United States District Court, D. Nebraska
LYLE E. STROM, SENIOR
This matter is before the Court on cross motions in limine from both the plaintiff Prism Technologies, LLC (“Prism”)(Filing No. 358) and defendant T-Mobile USA, Inc. (“T-Mobile) (Filing No. 362). After review of the motions, briefs, indices of evidence, and relevant case law, IT IS ORDERED:
I. PRISM’S MOTIONS IN LIMINE
1) Neither party may make disparaging remarks or references to the patent system or patents.
2) T-Mobile may not make any reference regarding any motives for filing the current (and related) actions.
3) Neither party may refer to whether testimony from any expert witness was excluded.
4) Neither party may refer to Prism’s prior patent infringement lawsuits or current affiliated entities and their current business or litigation activities, except that the parties may discuss Prism’s settlement agreements to establish reasonable damages and for secondary considerations of nonobviousness.
Deferred until trial.
5) T-Mobile may not disparage or use derogatory terms about Prism or its parent or related entities. Such disparaging or derogatory terms include “patent troll, ” “patent assertion entity, ” “shake down, ” “hold-up, ” “stick up, ” “ringing the bell, ” “blackmailers, ” “greenmailers, ” “pirate, ” “bounty hunter, ” “privateer, ” “bandit, ” “paper patent, ” “submarine patent, ” “playing the lawsuit lottery, ” “a company that doesn't make anything, ” “a company that doesn't sell anything, ” “litigation assertion entity” or “nonpracticing entity.” The parties may, however, refer to Prism’s origins as a practicing company and to the fact that Prism is no longer a practicing company.
Granted in part, denied in part. T-Mobile shall not use the following terms about Prism: “patent troll, ” “patent assertion entity, ” “shake down, ” “hold-up, ” “stick up, ” “ringing the bell, ” “blackmailers, ” “greenmailers, ” “pirate, ” “bounty hunter, ” “privateer, ” “bandit, ” “paper patent, ” “submarine patent, ” “playing the lawsuit lottery, ” or “litigation assertion entity.” However, T-Mobile may use the following terms “a company that doesn't make anything, ” “a company that doesn't sell anything, ”or “nonpracticing entity.”
6) T-Mobile may not argue that Prism has committed inequitable conduct or failed to disclose prior art to the Patent Office as T-Mobile has not asserted inequitable conduct as defense. T-Mobile may argue that certain references were not reviewed or considered by the Patent Office.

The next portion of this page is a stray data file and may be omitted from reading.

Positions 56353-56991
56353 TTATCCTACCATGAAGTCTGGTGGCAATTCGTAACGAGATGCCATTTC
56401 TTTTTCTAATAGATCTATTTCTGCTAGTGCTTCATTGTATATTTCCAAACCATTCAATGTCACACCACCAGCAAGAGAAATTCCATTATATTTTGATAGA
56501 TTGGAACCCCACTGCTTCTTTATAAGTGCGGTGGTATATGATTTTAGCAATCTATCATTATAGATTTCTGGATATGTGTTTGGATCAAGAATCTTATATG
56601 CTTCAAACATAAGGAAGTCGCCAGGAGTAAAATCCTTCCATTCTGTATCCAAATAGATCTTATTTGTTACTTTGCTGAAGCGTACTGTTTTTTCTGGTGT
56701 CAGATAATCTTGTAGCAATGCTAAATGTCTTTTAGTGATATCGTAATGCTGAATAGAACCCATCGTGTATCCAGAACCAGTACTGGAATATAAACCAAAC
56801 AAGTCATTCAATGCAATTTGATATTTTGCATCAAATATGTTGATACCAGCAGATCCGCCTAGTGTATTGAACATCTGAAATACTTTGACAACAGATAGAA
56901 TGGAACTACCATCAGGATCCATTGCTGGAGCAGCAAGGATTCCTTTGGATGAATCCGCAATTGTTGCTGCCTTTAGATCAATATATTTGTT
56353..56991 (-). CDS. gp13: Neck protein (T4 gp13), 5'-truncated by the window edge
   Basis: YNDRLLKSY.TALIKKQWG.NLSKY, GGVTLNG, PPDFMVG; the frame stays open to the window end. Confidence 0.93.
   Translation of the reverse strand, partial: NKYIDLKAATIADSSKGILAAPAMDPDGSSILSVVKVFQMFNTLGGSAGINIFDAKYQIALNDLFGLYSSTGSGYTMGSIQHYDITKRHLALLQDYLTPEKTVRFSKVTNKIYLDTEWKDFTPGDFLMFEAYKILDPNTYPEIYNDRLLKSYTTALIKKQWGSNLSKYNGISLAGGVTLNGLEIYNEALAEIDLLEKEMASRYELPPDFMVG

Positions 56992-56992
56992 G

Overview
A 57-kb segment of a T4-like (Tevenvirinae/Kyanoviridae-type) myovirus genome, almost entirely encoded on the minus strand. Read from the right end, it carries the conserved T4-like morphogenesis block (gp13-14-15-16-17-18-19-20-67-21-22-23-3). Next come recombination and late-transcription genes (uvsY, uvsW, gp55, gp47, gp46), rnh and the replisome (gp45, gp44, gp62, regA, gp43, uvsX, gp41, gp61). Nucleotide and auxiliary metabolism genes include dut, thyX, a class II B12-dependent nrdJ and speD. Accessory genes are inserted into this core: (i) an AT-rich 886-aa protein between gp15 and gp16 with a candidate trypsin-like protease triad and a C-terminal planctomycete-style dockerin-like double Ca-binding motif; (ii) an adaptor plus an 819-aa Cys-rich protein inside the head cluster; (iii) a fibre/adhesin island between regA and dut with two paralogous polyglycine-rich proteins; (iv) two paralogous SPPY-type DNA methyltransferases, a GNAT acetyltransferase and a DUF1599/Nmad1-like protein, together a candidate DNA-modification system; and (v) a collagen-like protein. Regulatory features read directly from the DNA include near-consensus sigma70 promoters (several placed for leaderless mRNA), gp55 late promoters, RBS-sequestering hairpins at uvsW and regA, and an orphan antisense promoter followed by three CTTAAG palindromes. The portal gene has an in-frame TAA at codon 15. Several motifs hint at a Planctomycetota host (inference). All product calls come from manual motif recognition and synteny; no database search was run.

7) T-Mobile may not argue that Prism is trying to prevent or interfere with T-mobile’s customers receiving data services, as Prism does not seek an injunction.
8) T-Mobile may not introduce any argument, testimony, evidence or expert opinion that a damages award may increase the price of T-Mobile’s wireless data services, put T-Mobile out of business, cause jobs to be lost or negatively impact the quality and/or price of T-Mobile’s wireless data services.
9) T-Mobile cannot present an argument that, because an unasserted claim was rejected by the PTO during examination, one or more asserted claim(s) would also be invalid. This does not preclude T-Mobile from referencing the prosecution history of the asserted claims.
10) T-Mobile may not argue that it respects the intellectual property rights of others and Prism will not refer to the fact that T-Mobile is often sued for and settles patent infringement lawsuits.
Deferred until trial.
11) T-Mobile may not present evidence or argument that Mr. Minor has served as an expert for individuals accused of sexual assault. The parties may note that Mr. Minor has served as an expert for the prosecution and defense in capital murder cases and in civil actions.
12) Neither party may present testimony, argument, evidence or expert opinion regarding pleadings, contentions or orders from Prism’s other actions against the wireless carriers, including Prism Technologies, LLC v. AT&T (8:12CV122); Prism Technologies, LLC v. Sprint Spectrum L.P. d/b/a Sprint PCS (8:12CV123); Prism Technologies, LLC v. U.S. Cellular Corp. (8:12CV125); and Prism Technologies, LLC v. Cellco Partnership d/b/a Verizon Wireless (8:12CV126), with the exception that the parties may provide context to interpret the AT&T Settlement Agreement, such as the damages contentions of the parties to the AT&T action.
Denied. Parties may use the prior testimony of an expert witness from the AT&T or Sprint trials to cross-examine the same witness in this trial.
13) T-Mobile may not present testimony, argument, evidence or expert opinion regarding a non-infringing alternative.
Deferred until Court’s ruling on pending motions (Filing No. 355 and Filing No. 369).
14) T-Mobile’s damages expert, Christopher Bakewell, may not present trial testimony or an opinion regarding any non-infringing alternatives.
Deferred until the Court’s ruling on pending motions (Filing No. 355 and Filing No. 369).
15) T-Mobile’s non-infringement expert, Mr. James Proctor, may not present trial testimony or an opinion regarding any non-infringing alternatives.
Deferred until the Court’s ruling on pending motion (Filing No. 355).
16) T-Mobile will not call Cameron Byrne or Kirti Krishnan as ...